I have today published our current plans for the implementation of parts 7 (Companies: Transparency) and 8 (Company filing requirements) of the Small Business, Enterprise and Employment Bill.
These timings are obviously subject to the will of Parliament. However, we want to make sure those affected by reform have as much notice as possible. In summary, we intend to implement proposals in three main stages—two months after Royal Assent, October 2015 and April 2016. Companies will be required to keep a register of people with significant control from January 2016. They will need to file this information at Companies House from April 2016.
These are significant changes and we are thinking carefully about the secondary legislation, systems changes, guidance and communication requirements we will need to give effect to them.
In October 2014 I published a discussion paper on core elements of the PSC register policy, seeking views on the statutory and non-statutory guidance needed to support understanding of the new requirements; the way that a person’s control over a company is recorded on the PSC register; and the process by which people at serious risk of harm can apply to have their information protected from public disclosure on the PSC register.
The paper closed on 9 December and I am grateful to all those who responded. I look forward to continued dialogue and engagement as we develop the draft regulations.
The responses confirmed the need for clear guidance to support implementation of the PSC register. I therefore intend to create a working group with a broad membership, including business representative bodies and civil society groups, to oversee the development of the general guidance required by companies and others. I have asked Peter Swabey of the Institute of Chartered Secretaries and Administrators (ICSA) to chair this working group, given ICSA’s experience in developing company law guidance. I have today published the draft terms of reference for that group.
I also intend to ask a select group of experts, composed of company law specialists, to form an “expert working panel” to draft the statutory guidance required to set out what is meant by “significant influence or control” in the context of the PSC register.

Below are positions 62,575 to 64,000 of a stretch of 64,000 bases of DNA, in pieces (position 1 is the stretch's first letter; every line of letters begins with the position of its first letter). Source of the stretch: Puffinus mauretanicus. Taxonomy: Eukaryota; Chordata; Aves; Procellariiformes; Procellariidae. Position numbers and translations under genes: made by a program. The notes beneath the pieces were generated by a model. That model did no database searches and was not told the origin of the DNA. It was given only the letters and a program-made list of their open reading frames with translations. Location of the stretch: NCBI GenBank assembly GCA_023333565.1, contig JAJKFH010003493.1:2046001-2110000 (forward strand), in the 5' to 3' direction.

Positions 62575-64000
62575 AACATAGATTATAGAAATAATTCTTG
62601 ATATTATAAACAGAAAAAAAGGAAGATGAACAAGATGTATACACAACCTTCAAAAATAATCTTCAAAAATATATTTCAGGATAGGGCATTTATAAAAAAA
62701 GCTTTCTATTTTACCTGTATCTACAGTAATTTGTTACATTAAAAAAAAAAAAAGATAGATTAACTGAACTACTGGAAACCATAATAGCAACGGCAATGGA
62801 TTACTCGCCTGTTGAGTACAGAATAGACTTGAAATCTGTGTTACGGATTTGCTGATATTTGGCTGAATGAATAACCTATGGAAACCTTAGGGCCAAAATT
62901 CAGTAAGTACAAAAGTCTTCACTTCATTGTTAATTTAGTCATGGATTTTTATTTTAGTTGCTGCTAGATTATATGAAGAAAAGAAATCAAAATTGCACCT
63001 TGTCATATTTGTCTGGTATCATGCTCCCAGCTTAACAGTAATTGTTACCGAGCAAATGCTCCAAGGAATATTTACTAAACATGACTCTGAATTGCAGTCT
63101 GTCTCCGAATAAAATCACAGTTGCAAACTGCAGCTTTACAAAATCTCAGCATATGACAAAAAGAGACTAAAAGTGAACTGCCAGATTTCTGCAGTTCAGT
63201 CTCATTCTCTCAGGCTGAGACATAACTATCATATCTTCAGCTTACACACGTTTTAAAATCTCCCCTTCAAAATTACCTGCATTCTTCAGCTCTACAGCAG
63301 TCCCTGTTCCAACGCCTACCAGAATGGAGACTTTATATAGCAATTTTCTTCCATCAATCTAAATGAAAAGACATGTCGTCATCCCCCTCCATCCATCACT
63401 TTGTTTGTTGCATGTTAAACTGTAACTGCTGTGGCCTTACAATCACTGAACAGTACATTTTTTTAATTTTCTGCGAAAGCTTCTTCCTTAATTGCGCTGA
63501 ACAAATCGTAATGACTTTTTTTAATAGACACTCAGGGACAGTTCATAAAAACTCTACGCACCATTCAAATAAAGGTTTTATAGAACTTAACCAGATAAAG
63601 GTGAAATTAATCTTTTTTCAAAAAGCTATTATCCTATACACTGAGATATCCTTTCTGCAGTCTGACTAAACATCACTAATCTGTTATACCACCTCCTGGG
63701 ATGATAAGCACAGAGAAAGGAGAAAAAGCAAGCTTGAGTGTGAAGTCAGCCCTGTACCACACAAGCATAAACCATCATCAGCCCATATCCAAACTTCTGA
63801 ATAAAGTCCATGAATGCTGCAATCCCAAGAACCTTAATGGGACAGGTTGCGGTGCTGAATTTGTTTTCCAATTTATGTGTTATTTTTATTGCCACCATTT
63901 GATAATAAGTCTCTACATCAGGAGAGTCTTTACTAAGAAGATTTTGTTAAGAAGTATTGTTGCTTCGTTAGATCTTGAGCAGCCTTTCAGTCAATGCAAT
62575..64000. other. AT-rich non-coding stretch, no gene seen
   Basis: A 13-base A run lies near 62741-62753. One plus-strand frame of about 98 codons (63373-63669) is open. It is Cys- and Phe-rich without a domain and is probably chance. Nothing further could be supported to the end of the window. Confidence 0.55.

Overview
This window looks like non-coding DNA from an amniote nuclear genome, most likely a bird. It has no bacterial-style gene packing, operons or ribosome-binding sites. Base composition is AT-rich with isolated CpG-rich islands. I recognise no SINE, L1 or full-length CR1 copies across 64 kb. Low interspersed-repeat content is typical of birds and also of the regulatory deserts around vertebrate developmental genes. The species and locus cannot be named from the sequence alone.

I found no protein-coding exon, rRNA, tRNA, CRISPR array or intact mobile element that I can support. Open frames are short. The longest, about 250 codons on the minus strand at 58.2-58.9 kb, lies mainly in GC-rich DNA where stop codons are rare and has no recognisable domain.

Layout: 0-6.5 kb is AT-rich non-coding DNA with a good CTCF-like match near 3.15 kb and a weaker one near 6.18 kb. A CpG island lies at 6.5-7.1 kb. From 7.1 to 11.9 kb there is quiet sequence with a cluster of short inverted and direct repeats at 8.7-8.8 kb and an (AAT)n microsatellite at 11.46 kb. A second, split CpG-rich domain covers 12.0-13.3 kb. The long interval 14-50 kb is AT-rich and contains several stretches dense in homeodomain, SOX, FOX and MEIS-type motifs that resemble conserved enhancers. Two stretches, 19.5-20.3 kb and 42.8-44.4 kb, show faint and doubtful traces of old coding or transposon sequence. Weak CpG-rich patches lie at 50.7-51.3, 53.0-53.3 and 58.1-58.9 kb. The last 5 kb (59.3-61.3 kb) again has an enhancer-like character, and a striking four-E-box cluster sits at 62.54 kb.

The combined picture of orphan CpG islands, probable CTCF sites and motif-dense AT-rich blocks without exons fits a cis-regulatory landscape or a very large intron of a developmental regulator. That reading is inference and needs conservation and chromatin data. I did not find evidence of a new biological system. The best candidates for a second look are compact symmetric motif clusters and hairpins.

On the question of recording control on the PSC register, there was strong support for further Government regulation. I intend to adopt a business-friendly approach, requiring people to state which one or more of the “specified conditions” for being a person with significant control they meet. This will ensure consistency in terms of the information on the register and provide clarity for companies and others.
The process by which individuals may apply to have their information suppressed from public disclosure in exceptional circumstances is a key factor of the secondary legislation implementing the PSC register. The discussion paper sought views on a number of elements of the regime and we received a wide range of views. We will continue to develop this complex and important area over the coming months.
I am minded to limit those able to apply for protection to individuals at serious risk of violence or intimidation as a result of a company’s activities. We are continuing to consider this point. However, we do not anticipate extending the regime to cover purely economic risks.
I agree with the majority of respondents who felt that applications should be able to be made by third parties on behalf of people with significant control—such as the person’s legal representative. We also agree there is merit in allowing people to apply in advance of becoming a PSC, so that they can ensure the protection will apply from day one.